Beverage formulation would be a cinch if all it took was adding a few drops of flavor to water and then adding a little sweetness. But with processing variables and many ingredients to consider, formulating good-tasting beverages has become increasingly complex. In addition to flavors, beverage formulations often contain sweeteners, acidifiers, emulsifiers, colors, and botanicals in many different bases—from coffee and tea to dairy and soy proteins.

“It's not hard to add flavorings to a beverage and make it taste great, but you must carefully simulate your customer's processing conditions to make a good final product,” says Stephen Wolf, director of flavor applications for a flavor supplier.

Flavors do not perform the same in all beverage bases—they can taste very different from one base to another. Shelf life is another issue—over time, the flavor may increase or decrease in intensity or change character. Flavoring beverages seems like a mysterious process at times; however, understanding a few ingredient basics goes a long way towards success.

Balancing Sweetness and Acidity

The ratio of sugars to acids plays a major role in beverage formulation. Balancing sweetness and tartness greatly affects the overall flavor profile. Acids add tartness to beverages as well as help boost flavor character and overall flavor perception. Commonly added acids include citric, malic, tartaric, and phosphoric. While citric acid is most commonly added to fruit-flavored drinks, phosphoric acid is added to most colas.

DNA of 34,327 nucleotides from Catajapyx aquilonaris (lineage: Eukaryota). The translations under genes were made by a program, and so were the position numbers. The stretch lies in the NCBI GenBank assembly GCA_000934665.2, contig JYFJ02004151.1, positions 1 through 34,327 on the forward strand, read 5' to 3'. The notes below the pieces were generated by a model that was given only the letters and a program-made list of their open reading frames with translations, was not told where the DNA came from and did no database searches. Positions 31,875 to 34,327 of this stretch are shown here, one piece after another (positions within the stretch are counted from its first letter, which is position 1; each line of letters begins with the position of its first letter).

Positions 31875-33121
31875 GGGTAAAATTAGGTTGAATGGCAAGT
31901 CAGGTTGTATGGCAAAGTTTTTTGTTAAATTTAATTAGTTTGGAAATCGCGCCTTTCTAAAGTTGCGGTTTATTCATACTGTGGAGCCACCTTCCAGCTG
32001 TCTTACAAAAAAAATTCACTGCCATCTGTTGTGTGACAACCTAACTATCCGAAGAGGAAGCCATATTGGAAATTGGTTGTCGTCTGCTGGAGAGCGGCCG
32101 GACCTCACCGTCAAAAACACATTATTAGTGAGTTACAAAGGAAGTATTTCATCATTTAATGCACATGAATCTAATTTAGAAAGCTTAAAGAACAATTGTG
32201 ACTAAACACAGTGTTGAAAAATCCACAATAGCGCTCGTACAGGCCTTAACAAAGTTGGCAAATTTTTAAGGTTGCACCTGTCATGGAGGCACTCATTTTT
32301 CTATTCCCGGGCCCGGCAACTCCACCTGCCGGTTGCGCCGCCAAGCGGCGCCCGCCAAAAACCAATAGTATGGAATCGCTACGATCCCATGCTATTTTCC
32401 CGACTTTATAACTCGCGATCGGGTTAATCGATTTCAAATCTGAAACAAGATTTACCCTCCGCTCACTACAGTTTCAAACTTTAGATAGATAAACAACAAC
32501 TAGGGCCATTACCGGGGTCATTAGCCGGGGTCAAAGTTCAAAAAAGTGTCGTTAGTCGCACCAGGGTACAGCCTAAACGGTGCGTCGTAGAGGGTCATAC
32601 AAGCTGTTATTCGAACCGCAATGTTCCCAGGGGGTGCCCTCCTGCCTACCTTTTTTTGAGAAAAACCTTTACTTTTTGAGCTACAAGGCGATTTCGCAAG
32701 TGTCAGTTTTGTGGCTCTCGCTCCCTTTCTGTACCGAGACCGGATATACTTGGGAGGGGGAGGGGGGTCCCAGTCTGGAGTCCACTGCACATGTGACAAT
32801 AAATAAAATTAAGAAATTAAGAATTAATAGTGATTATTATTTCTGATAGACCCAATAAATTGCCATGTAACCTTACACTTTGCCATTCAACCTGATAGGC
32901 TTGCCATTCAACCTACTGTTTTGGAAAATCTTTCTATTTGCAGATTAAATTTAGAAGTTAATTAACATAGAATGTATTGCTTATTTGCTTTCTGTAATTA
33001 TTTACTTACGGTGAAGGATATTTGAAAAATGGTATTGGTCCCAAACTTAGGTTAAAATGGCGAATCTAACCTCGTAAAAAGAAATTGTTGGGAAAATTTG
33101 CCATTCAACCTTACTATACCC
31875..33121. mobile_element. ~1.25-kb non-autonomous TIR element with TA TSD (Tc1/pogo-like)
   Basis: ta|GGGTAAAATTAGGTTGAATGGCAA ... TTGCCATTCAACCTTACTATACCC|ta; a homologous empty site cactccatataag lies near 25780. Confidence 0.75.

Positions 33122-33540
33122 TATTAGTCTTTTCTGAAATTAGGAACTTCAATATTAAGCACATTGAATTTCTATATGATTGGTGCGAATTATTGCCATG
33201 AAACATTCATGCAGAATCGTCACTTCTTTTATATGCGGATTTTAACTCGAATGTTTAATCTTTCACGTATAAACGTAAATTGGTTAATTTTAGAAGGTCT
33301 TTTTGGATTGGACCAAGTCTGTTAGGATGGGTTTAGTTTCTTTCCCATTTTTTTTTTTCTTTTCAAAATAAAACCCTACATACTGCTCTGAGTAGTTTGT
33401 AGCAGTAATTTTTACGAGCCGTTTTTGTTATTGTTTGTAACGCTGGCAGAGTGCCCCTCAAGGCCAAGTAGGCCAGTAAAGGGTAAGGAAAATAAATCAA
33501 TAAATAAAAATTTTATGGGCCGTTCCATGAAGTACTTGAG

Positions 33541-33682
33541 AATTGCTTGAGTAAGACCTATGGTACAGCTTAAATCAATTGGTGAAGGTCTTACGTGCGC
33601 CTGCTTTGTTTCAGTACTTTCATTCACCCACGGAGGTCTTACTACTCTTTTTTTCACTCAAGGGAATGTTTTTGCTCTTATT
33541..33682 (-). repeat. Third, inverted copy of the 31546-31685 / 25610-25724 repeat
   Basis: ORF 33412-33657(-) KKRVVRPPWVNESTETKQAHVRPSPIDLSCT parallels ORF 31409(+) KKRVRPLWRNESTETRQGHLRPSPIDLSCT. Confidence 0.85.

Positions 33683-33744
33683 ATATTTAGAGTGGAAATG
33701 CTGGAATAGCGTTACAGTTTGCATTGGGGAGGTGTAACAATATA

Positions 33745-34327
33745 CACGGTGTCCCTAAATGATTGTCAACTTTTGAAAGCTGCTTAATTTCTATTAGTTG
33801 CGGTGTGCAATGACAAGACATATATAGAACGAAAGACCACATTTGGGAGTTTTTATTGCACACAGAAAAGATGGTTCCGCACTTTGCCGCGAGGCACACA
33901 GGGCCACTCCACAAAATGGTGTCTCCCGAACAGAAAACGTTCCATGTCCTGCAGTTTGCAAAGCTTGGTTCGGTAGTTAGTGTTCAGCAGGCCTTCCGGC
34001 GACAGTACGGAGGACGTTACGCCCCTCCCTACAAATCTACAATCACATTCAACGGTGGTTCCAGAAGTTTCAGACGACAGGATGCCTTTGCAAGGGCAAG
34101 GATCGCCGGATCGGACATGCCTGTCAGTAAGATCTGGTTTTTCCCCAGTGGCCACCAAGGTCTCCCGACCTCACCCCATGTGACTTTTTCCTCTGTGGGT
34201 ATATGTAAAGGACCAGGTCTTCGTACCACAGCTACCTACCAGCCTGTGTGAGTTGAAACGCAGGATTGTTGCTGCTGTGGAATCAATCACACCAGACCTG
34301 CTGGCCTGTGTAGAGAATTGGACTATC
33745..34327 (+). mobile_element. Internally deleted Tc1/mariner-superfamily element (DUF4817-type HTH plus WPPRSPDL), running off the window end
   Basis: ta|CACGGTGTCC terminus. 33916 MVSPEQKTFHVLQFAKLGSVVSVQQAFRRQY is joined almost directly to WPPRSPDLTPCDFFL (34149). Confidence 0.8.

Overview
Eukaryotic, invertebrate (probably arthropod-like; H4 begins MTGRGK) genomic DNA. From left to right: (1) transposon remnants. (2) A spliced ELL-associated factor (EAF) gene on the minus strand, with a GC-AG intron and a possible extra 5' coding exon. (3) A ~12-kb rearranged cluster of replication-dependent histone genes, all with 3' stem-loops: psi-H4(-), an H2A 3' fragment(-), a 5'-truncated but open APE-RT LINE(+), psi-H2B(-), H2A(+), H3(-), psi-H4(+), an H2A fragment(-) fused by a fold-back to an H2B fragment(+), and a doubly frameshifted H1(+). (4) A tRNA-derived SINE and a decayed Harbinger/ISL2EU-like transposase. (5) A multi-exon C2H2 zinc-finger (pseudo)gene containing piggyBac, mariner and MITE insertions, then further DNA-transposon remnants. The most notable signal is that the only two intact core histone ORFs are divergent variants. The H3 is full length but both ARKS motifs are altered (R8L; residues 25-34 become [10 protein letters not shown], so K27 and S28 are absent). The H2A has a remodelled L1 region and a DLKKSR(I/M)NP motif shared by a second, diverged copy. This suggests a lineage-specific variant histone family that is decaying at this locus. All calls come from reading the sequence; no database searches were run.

Deciding on which sweetening system to use often is a factor of cost and labeling requirements. Sensory panelists describe sweetness profiles of beverages according to onset (how quickly sweetness is first sensed), build (time from sweetness onset to maximum sweetness intensity) and intensity (total sweetness). Each sweetener and sweetener blend has its own profile in different beverage bases and greatly impacts the overall flavor profile. For example, by altering various combinations of sweeteners, the flavor profile of a cola can shift from primarily a spicy blend to more of a citrus-dominated profile.

Some of the sweetening options include a choice of nutritive or non-nutritive (high intensity or low calorie) sweeteners. Commonly used sweeteners in beverages include dry sugar, liquid sucrose, and high-fructose corn syrup. Formulators in this country can choose from five high intensity sweeteners that are approved by the Food and Drug Administration (FDA): aspartame, acesulfame potassium (ace-K), sucralose, saccharin and, most recently (July 2002), neotame. Neotame has the highest sweetness potency with between 7,000 to 13,000 times the sweetness of sugar, making it 30 to 60 times sweeter than aspartame.

“Many beverage manufacturers are using sweetener blends—this is a good approach because many of the sweeteners have synergies and when used together, they round out each other's sweetness profiles,” says Wolf. For example, because ace-K's sweetness generally fades fairly quickly, it often is used in a blend with aspartame for longer-lasting sweetness.